UK workers have an average (median) 10 days unscheduled absence from their jobs each year, around twice that of their counterparts in the US (5.5 days) and Asia-Pacific (4.5 days), but on a par with Western Europe (9.7 days). Sickness accounts for around 80% of absence, which also covers jury service and compassionate leave.

With the average UK salary around £25,000, absenteeism is costing British business approximately £32 billion per annum, far more than previous studies have suggested. This figure is also likely to be conservative, as it reflects direct cost of absence and does not take into account potential replacement costs and lost productivity.

Richard Phelps, HR consulting partner at PwC, commented:
“Absenteeism is a malaise for British business. With sickness accounting for the lion’s share of absence, the question for employers is what can be done to improve health, morale and motivation. The line between ‘sickie’ and ‘sickness’ can be blurred, with disenchantment at work sometimes exacerbating medical conditions or preventing a speedy return.

“One might assume the perceived US work culture of long hours and short holidays could lead to higher stress and sick rates. Our data suggests otherwise, or perhaps demonstrates that strong employee engagement and commitment can override workplace pressures. For a variety of reasons, there seems to be a hunger among workers in US and Asia to go the extra mile.”

PwC’s analysis suggests more flexible labour laws for employers in the US and Asia could also play a part, with a sense among workers that there is more at stake if they are not committed.

Richard Phelps, HR consulting partner at PwC, commented:
“Keeping staff engaged is arguably the biggest part of the battle, but you also need clear policies in place to make it less appealing for people to take unwarranted leave, while protecting those people with genuine illness.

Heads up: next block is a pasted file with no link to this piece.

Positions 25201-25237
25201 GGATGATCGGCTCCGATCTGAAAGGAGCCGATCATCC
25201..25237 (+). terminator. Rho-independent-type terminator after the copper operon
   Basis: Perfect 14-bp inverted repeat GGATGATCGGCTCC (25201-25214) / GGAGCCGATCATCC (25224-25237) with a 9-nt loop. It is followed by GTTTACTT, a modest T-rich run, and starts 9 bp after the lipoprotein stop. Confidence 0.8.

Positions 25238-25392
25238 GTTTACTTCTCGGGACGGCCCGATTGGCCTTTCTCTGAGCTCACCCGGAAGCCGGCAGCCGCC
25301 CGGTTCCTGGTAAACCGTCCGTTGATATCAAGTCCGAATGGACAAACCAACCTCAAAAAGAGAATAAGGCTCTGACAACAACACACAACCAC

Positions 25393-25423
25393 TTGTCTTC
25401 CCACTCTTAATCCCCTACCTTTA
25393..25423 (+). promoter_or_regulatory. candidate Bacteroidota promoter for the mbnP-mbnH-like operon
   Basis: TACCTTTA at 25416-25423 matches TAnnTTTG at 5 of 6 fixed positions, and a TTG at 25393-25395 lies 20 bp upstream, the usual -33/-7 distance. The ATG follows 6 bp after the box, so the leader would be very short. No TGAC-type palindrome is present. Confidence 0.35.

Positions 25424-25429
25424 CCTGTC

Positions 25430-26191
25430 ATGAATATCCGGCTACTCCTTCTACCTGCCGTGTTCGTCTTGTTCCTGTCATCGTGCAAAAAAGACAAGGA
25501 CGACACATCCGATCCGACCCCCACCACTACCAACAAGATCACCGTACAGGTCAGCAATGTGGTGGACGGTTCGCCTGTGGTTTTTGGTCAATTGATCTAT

“There’s also a question of whether UK employers should be investing more in the health of their workforce. US firms tend to take greater responsibility for staff well-being, whether providing gyms in the workplace or access to councillors.”
Absence levels, and how employers approach the problem, vary significantly for different industries. According to PwC, technology companies have the lowest absence rates of any sector, at 7.6 days.

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The research highlights the impact workplace culture can have on absence. PwC’s data shows the public sector has the highest absence levels, averaging 12.2 days. Absenteeism is also a problem for retail and leisure, at 11.5 days.

Richard Phelps, HR consulting partner at PwC, said:
“While sometimes absence from work is unavoidable, once people see colleagues frequently taking unscheduled leave, absence becomes less of a dilemma and more of a right. Breaking the cycle can be hard. Retailers take a robust approach, with pay docked almost immediately. With retail resignation rates substantially higher than other sectors, some could argue this is hindering morale. But with a largely unskilled, often temporary staff base, boosting engagement is extremely difficult.”

PwC’s research comes at a time when the Government is conducting a major review of sickness absence. The independent review is focusing on combating long-term absence, which makes up 40% of the UK’s sickness rate according to PwC’s figures, and for which the State and the taxpayer stump up most of the costs.

Richard Phelps, HR consulting partner at PwC added:
“Short-term absence – which we classify as 5 days or less – can all too often spiral into long-term sick leave, and similar issues are often at play. The root cause is frequently a problem at work, so until this is treated you’re not going to get the person affected back in their job.”